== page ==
Gamma-Rapho via Getty Images file
Sulaiman Abu Ghaith, left, is seen with Osama bin Laden in a video image released by Al Jazeera in 2001.
U.S. officials say Sulaiman Abu Ghaith, captured last month in Turkey and now in New York, has spent most of the last decade in Iran, in some sort of confinement.
He sent his operators, people like Khalid Sheikh Mohammed, Ramzi bin al-Shibh and Abu Zubaydah to the cities of Pakistan where they were to hide out and plan further attacks against the US. All of the key players were captured or killed, with the exception of Ayman al-Zawahiri, al-Qaida’s No. 2 who remains at large, having survived at least three Predator attacks.
At the same time, bin Laden sent his top managers, al-Qaida’s Management Council, to Iran, arming them with money to bribe their way across the border, according to multiple US and Iranian officials. Bin Laden apparently hoped that the Iranians would see the group not as Sunni terrorists but as “an enemy of my enemy,” as one senior U.S. official put it.
Among those who made their way into Iran were Saif al-Adel, al-Qaida’s military director; bin Laden’s son Saad; and Abu Ghaith, the group’s communications director … and also bin Laden’s son-in-law.
At one point not long after its arrival, this group, numbering in the hundreds with family members and bodyguards, was captured by Iranian authorities. Although senior U.S. officials have told NBC News they did not know the conditions of their confinement — “it was the blackest of black boxes,” one former senior U.S. official told NBC News — Iranian officials said the group was “in jail.”
One Iranian official, former U.N. ambassador Javad Zarif, told NBC News in the mid-2000s that “no nation has captured as many al-Qaida members as Iran.” US officials admit that other than some mundane communications, they were unaware of any significant roles played by the group while in captivity.
“Every once in a while, we would intercept non-operational communications from them to relatives back home. That was it,” said a former high-ranking U.S. official.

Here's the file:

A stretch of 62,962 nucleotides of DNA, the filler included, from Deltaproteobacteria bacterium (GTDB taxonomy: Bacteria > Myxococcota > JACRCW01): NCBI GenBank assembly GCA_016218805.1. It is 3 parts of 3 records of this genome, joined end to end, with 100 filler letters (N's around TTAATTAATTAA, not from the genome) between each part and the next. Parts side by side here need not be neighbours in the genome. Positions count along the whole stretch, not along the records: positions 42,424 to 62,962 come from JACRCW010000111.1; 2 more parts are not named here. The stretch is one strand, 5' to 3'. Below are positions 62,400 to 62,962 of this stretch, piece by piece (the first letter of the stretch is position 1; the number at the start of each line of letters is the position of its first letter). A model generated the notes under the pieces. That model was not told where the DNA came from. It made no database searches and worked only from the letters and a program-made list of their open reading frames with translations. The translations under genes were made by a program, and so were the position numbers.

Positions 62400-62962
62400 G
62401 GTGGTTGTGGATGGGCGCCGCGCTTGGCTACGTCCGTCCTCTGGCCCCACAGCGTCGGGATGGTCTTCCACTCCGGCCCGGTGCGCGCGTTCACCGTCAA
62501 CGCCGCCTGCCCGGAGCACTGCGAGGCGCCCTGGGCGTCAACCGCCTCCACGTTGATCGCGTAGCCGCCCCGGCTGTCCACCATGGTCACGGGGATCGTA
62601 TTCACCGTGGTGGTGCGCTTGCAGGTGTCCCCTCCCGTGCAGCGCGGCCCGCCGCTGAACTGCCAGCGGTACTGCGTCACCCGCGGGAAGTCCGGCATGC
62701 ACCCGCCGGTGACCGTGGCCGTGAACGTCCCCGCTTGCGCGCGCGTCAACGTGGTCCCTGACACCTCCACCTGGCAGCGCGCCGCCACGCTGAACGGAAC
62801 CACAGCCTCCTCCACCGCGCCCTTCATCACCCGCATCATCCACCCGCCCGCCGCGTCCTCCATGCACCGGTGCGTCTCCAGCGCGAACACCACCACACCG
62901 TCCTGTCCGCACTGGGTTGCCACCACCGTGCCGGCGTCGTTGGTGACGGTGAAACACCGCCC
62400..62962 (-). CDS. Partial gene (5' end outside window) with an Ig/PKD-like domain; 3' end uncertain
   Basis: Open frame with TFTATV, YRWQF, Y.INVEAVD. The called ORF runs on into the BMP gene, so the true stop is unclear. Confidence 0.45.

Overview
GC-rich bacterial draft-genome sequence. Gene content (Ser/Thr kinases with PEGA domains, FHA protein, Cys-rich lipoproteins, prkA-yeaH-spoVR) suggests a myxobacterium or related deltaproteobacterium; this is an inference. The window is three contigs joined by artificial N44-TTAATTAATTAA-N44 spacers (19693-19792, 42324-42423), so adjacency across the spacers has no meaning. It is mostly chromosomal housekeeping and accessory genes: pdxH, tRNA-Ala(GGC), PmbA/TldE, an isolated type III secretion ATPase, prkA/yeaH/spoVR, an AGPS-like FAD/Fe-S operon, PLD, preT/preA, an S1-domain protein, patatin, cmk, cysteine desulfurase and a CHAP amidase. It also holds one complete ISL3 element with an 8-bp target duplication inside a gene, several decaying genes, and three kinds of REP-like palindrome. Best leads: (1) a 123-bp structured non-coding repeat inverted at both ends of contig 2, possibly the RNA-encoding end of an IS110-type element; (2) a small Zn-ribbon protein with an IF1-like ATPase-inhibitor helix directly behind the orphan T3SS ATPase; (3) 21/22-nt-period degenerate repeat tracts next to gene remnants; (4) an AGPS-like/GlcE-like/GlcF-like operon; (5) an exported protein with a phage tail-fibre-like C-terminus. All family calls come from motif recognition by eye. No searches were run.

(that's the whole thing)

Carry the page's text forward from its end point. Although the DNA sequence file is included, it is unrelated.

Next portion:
The U.S. didn’t know where the group was held nor all of the members’ identities. On occasion, there would be reports that all or some had been released, but there was little confirmation. Many in U.S. intelligence believed Iran held onto them for use as bargaining chips and not just with the U.S. They were in effect hostages. If al-Qaida carried out attacks in Iran, as it had in the 1990s, the group could face harm.
On occasion, flurries of intelligence would lead to further investigation, but again without any resolution.
In 2009, Saad bin Laden was killed in a Predator attack in Pakistan, leading to speculation that others had been released. But again, U.S. officials could not determine how many, if any, had been let go. Moreover, it was not a high priority for the U.S. because the individuals were no longer considered much of a threat since they had been out of action for so long.
Last month, Abu Ghaith was detained in Turkey then was being sent to Kuwait via Jordan. But he was intercepted in Jordan and brought to the U.S., according to U.S. officials.
According to court documents, he has been charged with conspiracy to kill Americans, including actions related to the 9/11 attacks.
Officials say that Abu Ghaith is unlikely to have any operational information because he has been in Iran for so long. Now, they admit his intelligence value may be more about his captivity in Iran and whether he was released or escaped.
NBC News Justice Correspondent Pete Williams contributed to this report.